Joe Harris was taken early in the second round of June's NBA Draft, without the guarantee of an NBA contract coming his way. Within weeks it was clear that Harris, even if he made the team, would find himself somewhere near the bottom of a group of shooting guards competing for minutes that included presumed starter Dion Waiters, free agent signee's Mike Miller and James Jones, as well as Matthew Dellavedova and potentially Ray Allen.
Less then a month into the young season, Waiters has seen his role and minute load reduced, Dellavedova has been hurt, Ray Allen bides his time, Mike Miller has struggled, and James Jones' success has been limited to three point shootouts at the end of practice.
Joe Harris did get that guaranteed contract, and has found himself in the rotation, getting minutes, making an impact. Asked by Fear the Sword about the whirlwind journey from draft night until this point, Harris is earnest, saying, "You always have to be ready, regardless of the circumstances. A couple guys got banged up. Whatever your role is with the team, you have to do that."
Harris' clear role, and his ability to fulfill it, is probably the easiest way to understand why he has earned David Blatt's trust in such a short time. His traditional metrics are, quite frankly, not good. He entered Wednesday night's matchup with the Washington Wizards shooting 32.4% from the field and 30.8% from three point range. Despite his struggles shooting the ball early, though, the Cavaliers have excelled as a team with Harris on the floor. With the Virginia product on the court, the Cavaliers are outscoring opponents by over 26 points per 100 possessions according to 82games.com. Small sample size caveats aside, this is impressive.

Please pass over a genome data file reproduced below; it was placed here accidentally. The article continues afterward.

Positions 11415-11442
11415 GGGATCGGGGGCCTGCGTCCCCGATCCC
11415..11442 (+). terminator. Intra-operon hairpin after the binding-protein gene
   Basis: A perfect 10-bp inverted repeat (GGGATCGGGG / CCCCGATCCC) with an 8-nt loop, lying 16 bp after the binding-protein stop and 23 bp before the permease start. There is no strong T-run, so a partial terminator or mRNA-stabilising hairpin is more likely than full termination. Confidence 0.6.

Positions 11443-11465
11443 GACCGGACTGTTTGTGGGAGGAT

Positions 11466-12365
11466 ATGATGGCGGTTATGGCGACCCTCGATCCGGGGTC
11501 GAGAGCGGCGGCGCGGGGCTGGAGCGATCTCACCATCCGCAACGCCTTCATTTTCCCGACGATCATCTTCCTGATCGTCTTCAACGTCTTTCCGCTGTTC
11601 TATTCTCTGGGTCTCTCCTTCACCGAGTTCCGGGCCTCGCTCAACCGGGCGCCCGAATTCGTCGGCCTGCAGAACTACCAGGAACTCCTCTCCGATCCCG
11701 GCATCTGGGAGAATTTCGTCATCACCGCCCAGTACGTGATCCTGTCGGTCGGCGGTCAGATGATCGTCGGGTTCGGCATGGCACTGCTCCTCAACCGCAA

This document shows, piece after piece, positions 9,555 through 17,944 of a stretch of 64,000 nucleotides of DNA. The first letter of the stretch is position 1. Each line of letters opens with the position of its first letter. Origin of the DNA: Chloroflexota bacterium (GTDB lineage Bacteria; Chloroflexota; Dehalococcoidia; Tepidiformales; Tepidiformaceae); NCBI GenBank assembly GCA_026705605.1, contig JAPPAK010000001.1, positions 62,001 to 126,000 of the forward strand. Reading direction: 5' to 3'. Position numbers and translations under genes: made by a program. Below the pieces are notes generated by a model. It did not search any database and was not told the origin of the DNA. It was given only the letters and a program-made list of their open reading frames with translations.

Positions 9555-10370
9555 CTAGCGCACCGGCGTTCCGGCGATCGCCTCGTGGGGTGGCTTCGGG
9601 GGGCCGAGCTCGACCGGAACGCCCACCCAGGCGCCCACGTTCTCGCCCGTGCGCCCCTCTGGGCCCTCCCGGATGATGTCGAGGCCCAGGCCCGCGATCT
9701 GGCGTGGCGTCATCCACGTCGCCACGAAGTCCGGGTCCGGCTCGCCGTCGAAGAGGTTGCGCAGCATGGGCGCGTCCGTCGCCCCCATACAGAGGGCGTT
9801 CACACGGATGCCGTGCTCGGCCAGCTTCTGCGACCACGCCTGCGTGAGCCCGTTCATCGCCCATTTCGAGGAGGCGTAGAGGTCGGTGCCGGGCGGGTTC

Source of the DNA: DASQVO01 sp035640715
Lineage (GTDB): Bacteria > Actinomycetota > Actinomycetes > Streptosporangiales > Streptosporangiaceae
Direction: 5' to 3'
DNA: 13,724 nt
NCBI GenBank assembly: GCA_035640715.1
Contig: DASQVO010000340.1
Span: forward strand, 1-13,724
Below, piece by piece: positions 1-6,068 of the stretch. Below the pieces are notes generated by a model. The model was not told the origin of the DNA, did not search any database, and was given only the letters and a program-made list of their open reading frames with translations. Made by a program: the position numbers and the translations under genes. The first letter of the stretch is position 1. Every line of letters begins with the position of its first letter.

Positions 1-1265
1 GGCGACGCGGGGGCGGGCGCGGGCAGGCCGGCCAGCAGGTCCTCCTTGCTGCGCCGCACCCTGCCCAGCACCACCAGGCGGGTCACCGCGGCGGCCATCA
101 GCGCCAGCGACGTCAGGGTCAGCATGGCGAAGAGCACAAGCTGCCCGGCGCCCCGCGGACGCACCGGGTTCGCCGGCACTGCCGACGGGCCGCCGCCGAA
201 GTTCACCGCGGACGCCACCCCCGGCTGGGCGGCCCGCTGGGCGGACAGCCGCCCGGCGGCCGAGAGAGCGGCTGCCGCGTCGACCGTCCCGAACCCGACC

With scorers like LeBron James, Kyrie Irving, and Kevin Love, the Cavaliers need floor spacers around them who will defend, keep the ball moving, and space the floor. Harris has physical limitations defensively and is still learning, but effort hasn't been the issue on that end. Offensively? He knows his role:
Over 75% of Harris' field goal attempts are from three point range. You can compare that figure with Dion Waiters, who has attempted field goals from three point range less than 25% of the time. Obviously you'd like to see Harris shoot a higher percentage from that range, but there's reason to believe from his four year career at Virginia (where he was a career 41% shooter) that he will improve.
Harris comes from a program at Virginia that is known for its commitment to ball movement. Fear the Sword asked him about what made that movement possible and what might extend to his pro team. Harris said sacrifice was a key theme at Virginia: "I came from a program in college where the focal point for everything was team-oriented and guys didn’t really care a whole lot about their stats, and that’s why we moved the ball so well."
Harris, unprompted, brought up the issue of pace, something the Cavaliers have struggled with up to this point. Heading into Wednesday night's game ranked 19th in the NBA in pace, Harris said it's something the team needs to keep working on. After noting that the longer shot clock in the NCAA allows for a slower game, he said "I think here, when we play with pace the ball seems to move a bit more effortlessly. When we aren’t playing with pace sometimes that’s where we get stagnant, and the ball kind of sticks in some places instead of moving around. And that’s been a focal point with the coaches, veteran guys with the team, we got to play with pace."
Of course, it's a lot easier to get out in transition when the defense does his job, and Harris recognizes that as well. "[Pace] also comes from defensive stops. The defense will transition into pace, and that should lead to better ball movement."
Joe Harris might be an unlikely key contributor for this Cleveland Cavaliers team, but if he continues to throw himself into defending and stick with his three point shot, he might be just what the team needs off the bench. He's self-aware, and knows what he doesn't know, doesn't do what he doesn't know how to do. That's important, and it's been good for David Blatt and the Cavaliers.